My name is Robert Hodge. I’m originally from just outside Chicago and learned to sail on a sunfish in a northern Wisconsin lake, from a book I found in a thrift store.
I’m somewhat of a recognized expert in the repair, restoration, and upgrade of old Vespa Scooters, and run a home buisness doing that under the name of Hodgespeed
I currently live in Seattle, and am a member of local 104 of The International Brotherhood of Boilermakers, Iron Ship Builders, Blacksmiths, Forgers, and Helpers.
I recognize the irony that I’m an experienced small engine mechanic and steel shipbuilder entering an engineless boat race in a wooden boat.
The design is a collaboration between Perttu Korhonen in Finland and Michael Storer in Australia.
The evolution of the design started with the Bolger Brick, which was modified to become the home-built one-design Puddle Duck Racer. Then, Michael Storer came up with a slight variant on that design called the Ozracer. Perttu Korhonen came up with an idea to fit a small cabin to the 8′ Ozracer that used Michael’s sail and spar design and gave the tiny cabin boat design the tounge-in-cheek name of ‘Ocean Explorer’. Meanwhile, Michael Storer came up with a 12 foot stretched Ozracer that used the same sails, spars, and foils as the Ozracer and called it the OZ PDgoose. There were requests to put the Ocean Explorer cabin on the 12 foot OZ PDgoose hull, so they colaborated on this design, with Perttu Korhonen primarily designing the hull and Michael Storer giving primary input on the new spars, sailplan, and foils.
While the design has some definite compromises and interesting trade offs, it’s alot of boat in 7 sheets of plywood.
This hull was built in about two weeks by Rick Landreville, in British Columbia. I came to own it by contacting Rick while I was planning my own build to ask him about the feasibility of a modification I was planning to do on my build. Apparently, his wife has a 7-boat-limit, and he steered the conversation to how he’d cut me a sweet deal on his. a few months later, My son woke up to a boat in our front yard.
The Minnow originally launched as the prototype build of her design under the name ‘Oozegooze 1’. Before she had even hit the water, she was lent by Rick Landreville to Andrew Linn in Oregon, who finished the spars and sails so he could enter it in the 2012 Texas 200, a rolling messabout thru the Texas intracoastal waterway. He’s the one responsible for the maple leaf on the sail, a tribute to her Canadian builder and heritage.
Traveling in the back of a pickup truck she hit a few small boat events on the way back before finding her way back to Canada. Rick used the boat occasionally, but he’s an avid builder and so it got less and less use before coming to me as other boats and other builds drew his attention.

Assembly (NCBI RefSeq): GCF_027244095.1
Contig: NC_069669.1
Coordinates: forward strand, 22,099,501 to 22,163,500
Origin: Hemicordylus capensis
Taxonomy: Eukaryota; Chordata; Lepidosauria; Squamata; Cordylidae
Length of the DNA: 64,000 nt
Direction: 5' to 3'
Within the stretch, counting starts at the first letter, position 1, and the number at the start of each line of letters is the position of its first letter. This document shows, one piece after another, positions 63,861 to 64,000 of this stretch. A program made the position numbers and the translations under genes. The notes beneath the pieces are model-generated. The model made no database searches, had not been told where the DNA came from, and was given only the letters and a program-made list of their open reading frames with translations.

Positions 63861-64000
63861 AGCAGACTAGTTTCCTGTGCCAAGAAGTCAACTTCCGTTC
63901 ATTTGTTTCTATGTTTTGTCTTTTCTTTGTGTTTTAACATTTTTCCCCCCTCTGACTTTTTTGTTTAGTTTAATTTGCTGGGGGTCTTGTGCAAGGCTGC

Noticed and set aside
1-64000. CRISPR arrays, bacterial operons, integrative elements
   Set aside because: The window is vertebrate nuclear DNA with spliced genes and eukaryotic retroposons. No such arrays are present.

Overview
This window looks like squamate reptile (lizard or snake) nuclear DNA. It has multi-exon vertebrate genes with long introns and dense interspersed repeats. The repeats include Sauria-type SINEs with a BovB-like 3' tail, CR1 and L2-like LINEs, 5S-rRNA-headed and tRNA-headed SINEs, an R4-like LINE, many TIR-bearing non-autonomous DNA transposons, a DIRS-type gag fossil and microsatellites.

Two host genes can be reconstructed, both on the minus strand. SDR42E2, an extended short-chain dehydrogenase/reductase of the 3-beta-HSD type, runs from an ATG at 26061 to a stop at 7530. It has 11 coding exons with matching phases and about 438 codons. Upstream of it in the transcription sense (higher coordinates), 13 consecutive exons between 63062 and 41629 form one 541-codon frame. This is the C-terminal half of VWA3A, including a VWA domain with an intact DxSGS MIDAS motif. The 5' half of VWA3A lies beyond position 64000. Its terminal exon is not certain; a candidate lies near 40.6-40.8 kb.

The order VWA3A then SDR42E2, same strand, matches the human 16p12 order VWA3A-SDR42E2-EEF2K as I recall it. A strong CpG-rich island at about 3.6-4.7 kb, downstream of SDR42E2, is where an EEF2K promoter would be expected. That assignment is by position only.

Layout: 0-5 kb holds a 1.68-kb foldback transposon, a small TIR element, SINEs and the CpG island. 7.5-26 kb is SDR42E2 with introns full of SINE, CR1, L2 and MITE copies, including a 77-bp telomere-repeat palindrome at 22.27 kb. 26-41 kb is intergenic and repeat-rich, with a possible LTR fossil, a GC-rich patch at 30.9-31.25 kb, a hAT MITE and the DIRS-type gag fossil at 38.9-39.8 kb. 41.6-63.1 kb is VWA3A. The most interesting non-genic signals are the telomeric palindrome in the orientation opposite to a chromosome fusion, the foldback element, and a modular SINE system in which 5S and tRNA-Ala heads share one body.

When I received the boat in the early fall of 2014, the cabin roof needed replacement, having delaminated and being partially replaced with lexan that had then cracked in a capsize. her rudder box needed replacement. the cockpit floor was pulling apart from the bulkheads. In short, she had alot of miles under her hull both on the water and on the road and a lot of wear and tear. I did a quick fix on the cabin roof, and fitted the foils from my Ozracer and started sailing her on puget sound.
In the winter of 2014/2015, I did an extensive refit. the cabin roof was replaced in it’s entirety. The blocks and rigging were repalced with quality sailboat hardware to replace the climbing ropes and lower quality items that came with the boat. the cabin floor got a skin of epoxy and fiberglass, as did the entire bottom of the boat. Access hatches were added to make the storage more useable. Cupholders were fitted. portholes were replaced with much better items. All the sail lashings were re-done. Lazyjacks were fitted. to top it off, the whole hull was repainted, inside and out.
In light of the 2015 run and preparation for the 2016 run, I plan to fit a Hobie mirage drive to repalce the oars i carried in 2015. while they work, they don’t work well. They are awkward to use, a pain to stow, and make for a difficult transition from sail and back. Depending on resources, I may also opt for new sails and an autopilot.
The Race to Alaska is a boat race from Pt Townsend to Ketchikan. There are few rules, most primary being that there are no motors or support boats allowed. First prize is $10,000. Second prize is a set of steak knives.
The full race covers 750 miles, traversing some of some of the most extreme tidal swings and tidal currents in north america, off of one of the most desolate, uninhabited coastlines out there.
Not that the first leg is a cake walk- The first leg crosses the Strait of Juan de Fuca, which can be particularly rough as the channel funnels the wind and waves from the open Pacific Ocean directly into the race course. It’s one of the two roughest bits of water between Ketchikan and Pt Townsend, and entrants are allowed 36 hours to finish.
I completed the first leg of the 2016 Race to Alaska. I’m in it again for 2017, with an eye on a future go at Ketchikan.